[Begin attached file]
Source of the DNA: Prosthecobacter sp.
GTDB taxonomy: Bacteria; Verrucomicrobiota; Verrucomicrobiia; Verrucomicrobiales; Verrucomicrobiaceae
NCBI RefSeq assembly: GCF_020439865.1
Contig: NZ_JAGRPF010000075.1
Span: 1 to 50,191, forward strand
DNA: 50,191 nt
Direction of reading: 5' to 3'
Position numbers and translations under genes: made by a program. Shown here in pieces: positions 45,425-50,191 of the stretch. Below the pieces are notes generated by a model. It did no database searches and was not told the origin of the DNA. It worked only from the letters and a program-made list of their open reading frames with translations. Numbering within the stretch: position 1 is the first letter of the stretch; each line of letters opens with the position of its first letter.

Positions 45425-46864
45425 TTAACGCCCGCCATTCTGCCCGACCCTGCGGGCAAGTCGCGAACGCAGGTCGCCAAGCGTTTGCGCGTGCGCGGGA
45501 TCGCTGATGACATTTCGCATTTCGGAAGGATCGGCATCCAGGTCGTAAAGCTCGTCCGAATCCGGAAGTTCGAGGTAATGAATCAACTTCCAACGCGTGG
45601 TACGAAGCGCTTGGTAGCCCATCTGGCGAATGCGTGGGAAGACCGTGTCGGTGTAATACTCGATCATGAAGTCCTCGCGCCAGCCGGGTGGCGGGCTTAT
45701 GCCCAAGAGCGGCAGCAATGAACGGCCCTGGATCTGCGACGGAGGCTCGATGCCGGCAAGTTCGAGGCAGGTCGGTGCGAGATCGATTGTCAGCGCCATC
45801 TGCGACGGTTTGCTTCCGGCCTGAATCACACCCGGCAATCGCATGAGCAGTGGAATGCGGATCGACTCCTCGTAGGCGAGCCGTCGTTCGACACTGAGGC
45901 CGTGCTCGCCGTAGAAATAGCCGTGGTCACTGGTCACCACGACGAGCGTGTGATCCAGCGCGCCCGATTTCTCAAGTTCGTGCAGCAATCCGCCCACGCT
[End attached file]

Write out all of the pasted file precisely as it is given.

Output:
Source of the DNA: Prosthecobacter sp.
GTDB taxonomy: Bacteria; Verrucomicrobiota; Verrucomicrobiia; Verrucomicrobiales; Verrucomicrobiaceae
NCBI RefSeq assembly: GCF_020439865.1
Contig: NZ_JAGRPF010000075.1
Span: 1 to 50,191, forward strand
DNA: 50,191 nt
Direction of reading: 5' to 3'
Position numbers and translations under genes: made by a program. Shown here in pieces: positions 45,425-50,191 of the stretch. Below the pieces are notes generated by a model. It did no database searches and was not told the origin of the DNA. It worked only from the letters and a program-made list of their open reading frames with translations. Numbering within the stretch: position 1 is the first letter of the stretch; each line of letters opens with the position of its first letter.

Positions 45425-46864
45425 TTAACGCCCGCCATTCTGCCCGACCCTGCGGGCAAGTCGCGAACGCAGGTCGCCAAGCGTTTGCGCGTGCGCGGGA
45501 TCGCTGATGACATTTCGCATTTCGGAAGGATCGGCATCCAGGTCGTAAAGCTCGTCCGAATCCGGAAGTTCGAGGTAATGAATCAACTTCCAACGCGTGG
45601 TACGAAGCGCTTGGTAGCCCATCTGGCGAATGCGTGGGAAGACCGTGTCGGTGTAATACTCGATCATGAAGTCCTCGCGCCAGCCGGGTGGCGGGCTTAT
45701 GCCCAAGAGCGGCAGCAATGAACGGCCCTGGATCTGCGACGGAGGCTCGATGCCGGCAAGTTCGAGGCAGGTCGGTGCGAGATCGATTGTCAGCGCCATC
45801 TGCGACGGTTTGCTTCCGGCCTGAATCACACCCGGCAATCGCATGAGCAGTGGAATGCGGATCGACTCCTCGTAGGCGAGCCGTCGTTCGACACTGAGGC
45901 CGTGCTCGCCGTAGAAATAGCCGTGGTCACTGGTCACCACGACGAGCGTGTGATCCAGCGCGCCCGATTTCTCAAGTTCGTGCAGCAATCCGCCCACGCT